Over the last five games, UConn men’s hockey has played its best hockey of the season. After two ugly losses against Northeastern and Merrimack to start the new year, the Huskies regained the form they had at the end of the first half when they went 5-1-2 to close the semester.
The problem? UConn is just 2-3 in those five games, all of which were decided by one goal.
Mike Cavanaugh tries to focus on getting his team to play up to his potential, knowing that if they do, the results will come. He’s checked off the first box. It’s the second one that eludes Cavanaugh and the team.
“We have to continue to play the way we do,” Cavanaugh said. “We’re not really giving up a whole lot of zone time. We were carrying the play and when you do that, you find ways, usually, to win. You’re going to win more games than you lose playing that way. That’s what we have to keep working as a team and believing that it’ll turn for us.”
Geno Auriemma — someone pretty familiar with winning — recently described how players need to learn to win when they come to UConn. Now that the talent is comparable to the rest of Hockey East and the Huskies are playing up to their potential, Cavanaugh believes the next step for the program is instilling that winning mindset, starting with the little things.
“The first thing is playing the game the right way and the second part is you have to understand that blocking a shot, finishing your check, making a five-foot pass instead of trying to make a home run pass is just as important as scoring a goal because the more you do those things, those are the things that help you win games instead of trying to do it all yourself in one fell swoop,” Cavanaugh said.
With nine games left on the schedule, UConn sits precariously in the Hockey East standings. The Huskies are tied with Maine for the eighth and final place in the playoffs with 14 points, but are just six points behind first-place UMass with two games in hand. With a strong close to the regular season, UConn can not only secure its place in the postseason but potentially be in the mix to host.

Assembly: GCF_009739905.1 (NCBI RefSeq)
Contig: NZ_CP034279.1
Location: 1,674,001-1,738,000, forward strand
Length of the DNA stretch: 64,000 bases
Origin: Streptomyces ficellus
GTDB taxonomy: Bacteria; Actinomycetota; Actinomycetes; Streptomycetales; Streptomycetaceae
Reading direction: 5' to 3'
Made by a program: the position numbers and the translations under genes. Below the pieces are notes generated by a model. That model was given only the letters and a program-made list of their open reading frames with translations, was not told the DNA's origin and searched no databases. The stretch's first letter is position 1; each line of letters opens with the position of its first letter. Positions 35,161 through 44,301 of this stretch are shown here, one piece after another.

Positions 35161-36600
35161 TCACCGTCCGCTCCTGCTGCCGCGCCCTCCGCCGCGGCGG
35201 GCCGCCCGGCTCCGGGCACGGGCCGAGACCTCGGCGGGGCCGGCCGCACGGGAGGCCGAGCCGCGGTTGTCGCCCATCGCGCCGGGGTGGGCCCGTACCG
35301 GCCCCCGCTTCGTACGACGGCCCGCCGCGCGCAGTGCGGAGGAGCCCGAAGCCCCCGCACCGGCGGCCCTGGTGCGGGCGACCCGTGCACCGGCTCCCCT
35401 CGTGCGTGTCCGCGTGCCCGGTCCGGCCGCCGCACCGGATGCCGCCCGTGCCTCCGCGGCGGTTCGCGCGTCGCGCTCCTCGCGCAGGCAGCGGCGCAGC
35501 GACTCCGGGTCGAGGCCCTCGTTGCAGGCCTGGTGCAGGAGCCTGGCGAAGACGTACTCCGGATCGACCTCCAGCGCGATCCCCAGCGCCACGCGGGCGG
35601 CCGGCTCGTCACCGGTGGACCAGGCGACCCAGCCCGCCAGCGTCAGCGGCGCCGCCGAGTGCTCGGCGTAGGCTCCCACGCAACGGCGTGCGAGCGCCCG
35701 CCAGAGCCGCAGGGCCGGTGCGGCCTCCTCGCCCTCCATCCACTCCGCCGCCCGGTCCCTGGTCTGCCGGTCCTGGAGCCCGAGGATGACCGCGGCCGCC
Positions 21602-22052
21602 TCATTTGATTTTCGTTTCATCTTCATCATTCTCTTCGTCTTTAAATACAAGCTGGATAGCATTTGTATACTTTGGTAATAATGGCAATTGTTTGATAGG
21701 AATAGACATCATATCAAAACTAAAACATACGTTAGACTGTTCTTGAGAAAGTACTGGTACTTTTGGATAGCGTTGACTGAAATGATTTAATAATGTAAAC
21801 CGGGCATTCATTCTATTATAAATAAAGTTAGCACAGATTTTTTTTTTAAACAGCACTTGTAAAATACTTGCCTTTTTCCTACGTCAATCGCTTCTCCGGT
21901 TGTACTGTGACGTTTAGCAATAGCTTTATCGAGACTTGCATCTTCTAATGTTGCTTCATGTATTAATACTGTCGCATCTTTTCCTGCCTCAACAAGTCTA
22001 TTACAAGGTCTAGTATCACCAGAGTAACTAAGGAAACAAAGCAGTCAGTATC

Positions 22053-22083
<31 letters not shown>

But first, the Huskies need to learn how to win.
“I agree with [Auriemma],” Cavanaugh said. “There’s a way you have to learn how to win games and learn how to manage games. Those are the things that we’re going to have to accomplish here with nine games left.”
Home ice advantage
When the Huskies head up to Durham, New Hampshire for Friday night’s game, they will be faced with a unique challenge. UNH’s Whittemore Center features an Olympic-sized ice sheet (200 feet by 100 feet) instead of the 200 by 85 foot NHL-sized rink that most college teams play on.
While the extra 15 feet won’t change the game dramatically, it will create some minor differences in terms of style of play.
“The game typically isn’t as physical on the Olympic sheet because there’s more room,” Cavanaugh said. “Contrary to public opinion, who thinks there’s more room to make plays and the game’s so much better and there’s more offense, when you look at it there’s probably not as much offense because when you beat a guy on a smaller sheet or an NHL-sized sheet, you’re that much closer to the net and have a scoring chance.”
While UNH may have a slight advantage considering they practice on it, the Huskies their own advantages that come with Olympic ice.
“I think goaltenders maybe because their angles are a little bit different, they have to get used to it,” Cavanaugh said. “But we have a foreign goalie (in Tomas Vomacka) who has played on Olympic sheets for a long time.”
Scouting New Hampshire
UNH comes into the weekend with a 13-9-2 record while sitting in tied for sixth in Hockey East with 15 points. The Wildcats are unranked in the polls but are No. 14 in the Pairwise rankings. Cavanaugh knows that UConn will have its hands full trying to snap its two game losing streak.
“Pretty good special teams. They’ve been getting excellent goaltending. Mike Robinson only let up one goal last weekend against UMass, who’s pretty good team,” he said. “They’re really gifted offensively. They can beat you off the rush, they’ve got great offensively skilled players who can make plays and finish, we’re going to have to be really good through the neutral zone, manage pucks, and eliminate odd-man rushes.”
UConn is expected to be at full-go once again this weekend. That includes Ruslan Iskhakov, who missed the third period against Yale with an unspecified ailment.